Were Japan’s Lost Decades Worth It?

Just a quick follow-up to the earlier discussion on Japan. The main reason I first became interested at all in the Japanese economy was to repeatedly refute the common China/Japan comparison, where lots of people who seem to be confused about the dynamics of long-run catch-up growth think China’s growth will fall off a cliff just like Japan’s did, because, well, that’s what Asian economies do when they start to get big and scary. The very simple point is that if anything China today looks more like Japan circa 1960, when the country was still poor and in the early years of its rapid ascent, than Japan circa 1990, when the country was rich and entering its years of stagnation. So the Japanese experience is relevant to China’s path, but less as the cautionary tale everyone thinks of, and more as an inspiring example of how dramatically an economy can be transformed by sustained high growth.

And I still stand by that. But after giving a little more thought to the lost decade(s), I think it’s interesting to consider what lessons Japan’s entire post-war economic experience might hold for China (or other countries for that matter).

Japan was one of the first countries to experience dramatic convergence growth, and has been one of the most underperforming economies of the last 20 years. I don’t pretend to be an expert on the Japanese economy or the causes of its recent stagnation (one of the nice things about a blog is you can throw out speculative ideas for which you’re unwilling to do the leg work on and actually research), but it seems plausible that decades of a (successful) growth strategy centered on very high investment/industrialization increased the probability of entering a sustained period of overcapacity and the need to unwind lots of non-performing loans. I certainly wouldn’t say that the lost decade deterministically followed the boom years, or that there weren’t policy mistakes along the way (like too tight money), but I would guess that Japan’s recent troubles are in some senses a “natural” outgrowth of its earlier advances.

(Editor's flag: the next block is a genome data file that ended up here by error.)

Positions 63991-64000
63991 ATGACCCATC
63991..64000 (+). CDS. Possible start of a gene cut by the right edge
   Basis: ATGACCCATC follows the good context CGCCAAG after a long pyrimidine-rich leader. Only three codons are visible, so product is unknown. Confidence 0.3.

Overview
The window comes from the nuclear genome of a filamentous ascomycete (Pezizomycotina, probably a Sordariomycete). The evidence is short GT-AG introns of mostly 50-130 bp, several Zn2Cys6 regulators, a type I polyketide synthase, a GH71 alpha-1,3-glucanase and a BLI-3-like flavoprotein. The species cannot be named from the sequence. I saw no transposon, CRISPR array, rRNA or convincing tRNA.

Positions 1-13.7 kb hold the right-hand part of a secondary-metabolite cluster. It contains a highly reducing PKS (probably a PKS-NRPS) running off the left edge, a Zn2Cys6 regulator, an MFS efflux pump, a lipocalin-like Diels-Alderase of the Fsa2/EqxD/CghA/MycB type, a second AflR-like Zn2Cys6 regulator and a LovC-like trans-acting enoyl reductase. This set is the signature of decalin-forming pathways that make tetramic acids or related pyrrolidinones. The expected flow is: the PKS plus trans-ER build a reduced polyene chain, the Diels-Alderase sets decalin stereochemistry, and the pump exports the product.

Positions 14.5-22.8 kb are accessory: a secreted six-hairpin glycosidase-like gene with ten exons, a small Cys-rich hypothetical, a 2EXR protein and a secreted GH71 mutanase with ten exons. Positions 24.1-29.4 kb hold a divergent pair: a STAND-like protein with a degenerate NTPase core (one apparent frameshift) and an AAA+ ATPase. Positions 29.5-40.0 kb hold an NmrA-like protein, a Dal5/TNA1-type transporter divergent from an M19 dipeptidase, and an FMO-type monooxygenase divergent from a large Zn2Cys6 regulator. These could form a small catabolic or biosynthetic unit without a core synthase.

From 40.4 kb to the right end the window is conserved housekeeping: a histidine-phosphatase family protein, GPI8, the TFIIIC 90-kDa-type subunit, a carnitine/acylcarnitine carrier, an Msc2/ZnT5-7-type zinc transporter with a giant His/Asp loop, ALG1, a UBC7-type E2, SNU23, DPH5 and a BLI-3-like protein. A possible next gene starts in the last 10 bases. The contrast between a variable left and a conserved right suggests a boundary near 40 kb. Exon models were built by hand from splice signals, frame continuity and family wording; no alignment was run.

So the question is, if we take the whole post-war experience together, the good and the bad, should Japan be considered an economic success? If the later stagnation was the price to be paid for the earlier convergence, was it worth it?

I would say rather definitively yes. I think one key takeaway from Eammon Fingleton’s “the lost decades weren’t so bad” argument is that it’s possible for a rich country to endure a period of stagnation and still have its people do pretty well. Two decades of effectively zero growth for a poor country is a moral tragedy. For a rich country, it’s far from ideal, but it’s manageable (which isn’t to say that it always will be well-managed).

To bring this back to contemporary China, today there are a lot of complaints about how the Chinese economy is so unbalanced, that consumption is too low, that it can’t keep exporting cheap goods and under-pricing capital forever, etc etc. My problem isn’t particularly that I don’t think that these things are true, or that the Chinese shouldn’t try to correct some of these issues. It’s just that, relative to high sustained growth, they don’t seem all that important. The lesson from Japan: get rich quick, then figure out the rest.

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